“Service providers should understand our concerns”

by Ashwani Mishra    Oct 25, 2011

Golok Kumar Simli, Principal Consultant and Head –Technology, PMU, Passport Seva Project, Ministry of External Affairs, Government of India shares his views on some key technology challenges in the government sector.Golok Kumar Simli

The Government of India has made huge efforts in embracing new technologies and pushing the IT infrastructure in the last five years post the launch of the National e-Governance Plan (NeGP).

E-Governance projects like Aadhaar, the Passport Seva Project (PSP), automation of Central Exercise and Service Tax, MCA 21 of the Corporate Affairs Ministry, and ESIC are operational. There have also been initiatives by various government ministries to roll out IT systems and solutions.

In addition to these, there are many projects that are being rolled out across various states including the State Wide Area Networks (SWANs) and Common Service Centres (CSCs). Out of these, about one lakh projects are already operational. Besides these, the National Knowledge Network has already connected hundreds of institutes.

Over the years, the user demands have shifted from administration and ruling to governance and service delivery. We want to focus on timely outcome of results, transparency, accountability, reach and availability at an affordable cost. We want to create opportunities which are collaborative, conducive and appealing to our user base that encompasses each and every citizen in the country.

However, to achieve these features, we need to address various challenges.

Process re-engineering, change management and project management continue to be major challenges for the government sector. Though we have deployed SWANs and CSCs, the challenge is in developing customized applications as we lack domain expertise in some areas. We need to design application and services that are in tune with the concerned departments.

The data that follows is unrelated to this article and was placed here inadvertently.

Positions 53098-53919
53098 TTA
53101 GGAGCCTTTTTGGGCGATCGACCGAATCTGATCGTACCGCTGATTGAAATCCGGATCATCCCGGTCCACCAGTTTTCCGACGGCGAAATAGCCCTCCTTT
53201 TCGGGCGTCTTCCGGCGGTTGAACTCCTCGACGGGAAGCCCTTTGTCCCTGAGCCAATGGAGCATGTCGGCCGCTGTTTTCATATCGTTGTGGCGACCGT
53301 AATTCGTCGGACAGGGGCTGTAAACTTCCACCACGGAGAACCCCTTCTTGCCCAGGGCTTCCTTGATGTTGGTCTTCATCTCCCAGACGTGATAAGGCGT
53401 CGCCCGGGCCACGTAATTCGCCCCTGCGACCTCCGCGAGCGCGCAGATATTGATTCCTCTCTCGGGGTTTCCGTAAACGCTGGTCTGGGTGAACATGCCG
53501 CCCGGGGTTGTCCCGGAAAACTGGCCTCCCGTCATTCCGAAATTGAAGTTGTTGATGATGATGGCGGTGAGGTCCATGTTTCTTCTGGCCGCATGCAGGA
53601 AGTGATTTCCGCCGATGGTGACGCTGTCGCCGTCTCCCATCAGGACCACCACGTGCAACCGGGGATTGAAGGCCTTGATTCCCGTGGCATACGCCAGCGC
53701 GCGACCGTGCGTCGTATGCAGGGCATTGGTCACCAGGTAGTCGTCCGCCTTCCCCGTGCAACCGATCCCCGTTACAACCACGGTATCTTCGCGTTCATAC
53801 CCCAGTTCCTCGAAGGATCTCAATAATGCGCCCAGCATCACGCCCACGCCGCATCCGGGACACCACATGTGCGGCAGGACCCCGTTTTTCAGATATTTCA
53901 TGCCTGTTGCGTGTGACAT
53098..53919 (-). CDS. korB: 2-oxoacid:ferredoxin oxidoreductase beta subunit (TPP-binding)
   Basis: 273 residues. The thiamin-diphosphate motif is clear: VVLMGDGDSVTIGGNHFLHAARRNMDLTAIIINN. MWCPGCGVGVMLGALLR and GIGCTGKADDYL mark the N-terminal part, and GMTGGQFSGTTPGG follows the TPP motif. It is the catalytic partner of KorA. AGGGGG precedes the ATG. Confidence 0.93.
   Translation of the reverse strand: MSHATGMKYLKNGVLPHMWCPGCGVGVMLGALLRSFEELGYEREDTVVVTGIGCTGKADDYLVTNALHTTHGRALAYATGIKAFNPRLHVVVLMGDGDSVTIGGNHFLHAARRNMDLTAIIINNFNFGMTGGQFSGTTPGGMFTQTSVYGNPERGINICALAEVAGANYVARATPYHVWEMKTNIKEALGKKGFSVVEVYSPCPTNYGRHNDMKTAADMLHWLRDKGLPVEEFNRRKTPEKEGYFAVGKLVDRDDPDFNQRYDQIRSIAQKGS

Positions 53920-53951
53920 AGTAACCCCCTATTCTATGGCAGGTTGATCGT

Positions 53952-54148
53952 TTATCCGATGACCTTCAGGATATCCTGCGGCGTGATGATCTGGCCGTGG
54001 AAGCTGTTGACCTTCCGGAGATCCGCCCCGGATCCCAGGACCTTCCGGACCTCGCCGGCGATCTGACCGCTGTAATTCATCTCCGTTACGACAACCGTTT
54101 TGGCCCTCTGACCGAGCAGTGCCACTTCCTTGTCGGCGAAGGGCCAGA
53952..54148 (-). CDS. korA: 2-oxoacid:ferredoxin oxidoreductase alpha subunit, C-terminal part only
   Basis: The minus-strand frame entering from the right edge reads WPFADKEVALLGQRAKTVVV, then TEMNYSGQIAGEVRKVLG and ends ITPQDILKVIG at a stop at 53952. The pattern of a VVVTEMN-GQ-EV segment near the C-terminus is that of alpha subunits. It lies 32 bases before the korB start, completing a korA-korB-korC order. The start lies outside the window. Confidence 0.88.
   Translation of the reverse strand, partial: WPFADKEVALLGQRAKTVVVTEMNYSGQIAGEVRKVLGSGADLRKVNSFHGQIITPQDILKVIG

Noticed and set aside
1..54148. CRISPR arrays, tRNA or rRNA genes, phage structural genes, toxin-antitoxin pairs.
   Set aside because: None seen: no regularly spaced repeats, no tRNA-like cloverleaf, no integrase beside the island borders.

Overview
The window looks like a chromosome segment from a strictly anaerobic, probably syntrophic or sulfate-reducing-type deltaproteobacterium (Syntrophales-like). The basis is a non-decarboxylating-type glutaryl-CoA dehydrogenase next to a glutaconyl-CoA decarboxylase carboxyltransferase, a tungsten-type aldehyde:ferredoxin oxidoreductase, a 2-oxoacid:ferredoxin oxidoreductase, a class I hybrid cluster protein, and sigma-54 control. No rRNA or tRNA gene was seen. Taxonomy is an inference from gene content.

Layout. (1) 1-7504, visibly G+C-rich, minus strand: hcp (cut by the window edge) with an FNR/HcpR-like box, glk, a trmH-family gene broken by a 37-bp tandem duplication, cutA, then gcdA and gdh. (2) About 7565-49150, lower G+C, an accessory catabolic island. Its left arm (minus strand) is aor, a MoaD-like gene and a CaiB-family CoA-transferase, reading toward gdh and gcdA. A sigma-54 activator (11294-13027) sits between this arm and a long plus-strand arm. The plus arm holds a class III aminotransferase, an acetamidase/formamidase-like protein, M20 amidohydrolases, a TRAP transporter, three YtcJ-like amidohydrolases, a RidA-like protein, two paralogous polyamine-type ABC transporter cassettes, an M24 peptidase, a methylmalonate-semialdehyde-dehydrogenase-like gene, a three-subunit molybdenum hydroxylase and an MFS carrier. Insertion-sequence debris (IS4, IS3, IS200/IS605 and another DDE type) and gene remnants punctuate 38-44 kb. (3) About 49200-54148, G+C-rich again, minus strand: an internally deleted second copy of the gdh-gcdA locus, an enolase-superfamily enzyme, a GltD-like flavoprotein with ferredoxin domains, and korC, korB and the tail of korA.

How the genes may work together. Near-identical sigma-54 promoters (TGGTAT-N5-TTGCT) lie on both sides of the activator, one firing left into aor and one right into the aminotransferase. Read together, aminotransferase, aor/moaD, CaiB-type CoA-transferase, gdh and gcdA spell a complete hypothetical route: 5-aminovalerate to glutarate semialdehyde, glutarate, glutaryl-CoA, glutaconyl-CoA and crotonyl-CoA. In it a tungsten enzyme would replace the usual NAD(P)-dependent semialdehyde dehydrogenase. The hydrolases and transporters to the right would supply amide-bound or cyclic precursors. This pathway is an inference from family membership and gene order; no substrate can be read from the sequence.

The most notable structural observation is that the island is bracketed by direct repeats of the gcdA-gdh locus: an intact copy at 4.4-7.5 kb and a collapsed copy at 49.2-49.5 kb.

Data sharing and information exchange along with legal and regulatory compliances are other concerns while selecting solutions.

Another key challenge for us has been the lack of understanding shown by many service providers when it comes to IT solution offerings and deployment. Take the example of cloud computing, which has huge potential to address our concerns. We have already invested on technology, and we might look at the private cloud model for our citizen services.

However, service providers are not providing answers that we are looking for. They should not try to hard sell their solutions without understanding our complex and age old processes.

What if I want to move my 90 million passport seva records on the cloud, and if I decide to move out of the model at some instance, will I be able to do so? Or can I smoothly transition from one cloud provider to another? Can I integrate with various cloud providers without limitations? There are no answers from providers.

We have been stressing that a Public–private partnership (PPP) is the best mode for tackling ICT enabled complex and e-governance projects. However, the providers should also realize that they need to work as partners in our governance initiatives.

This article is part of a CXOtoday initiative where we ask senior leaders in industry to write about technology issues or challenges they face.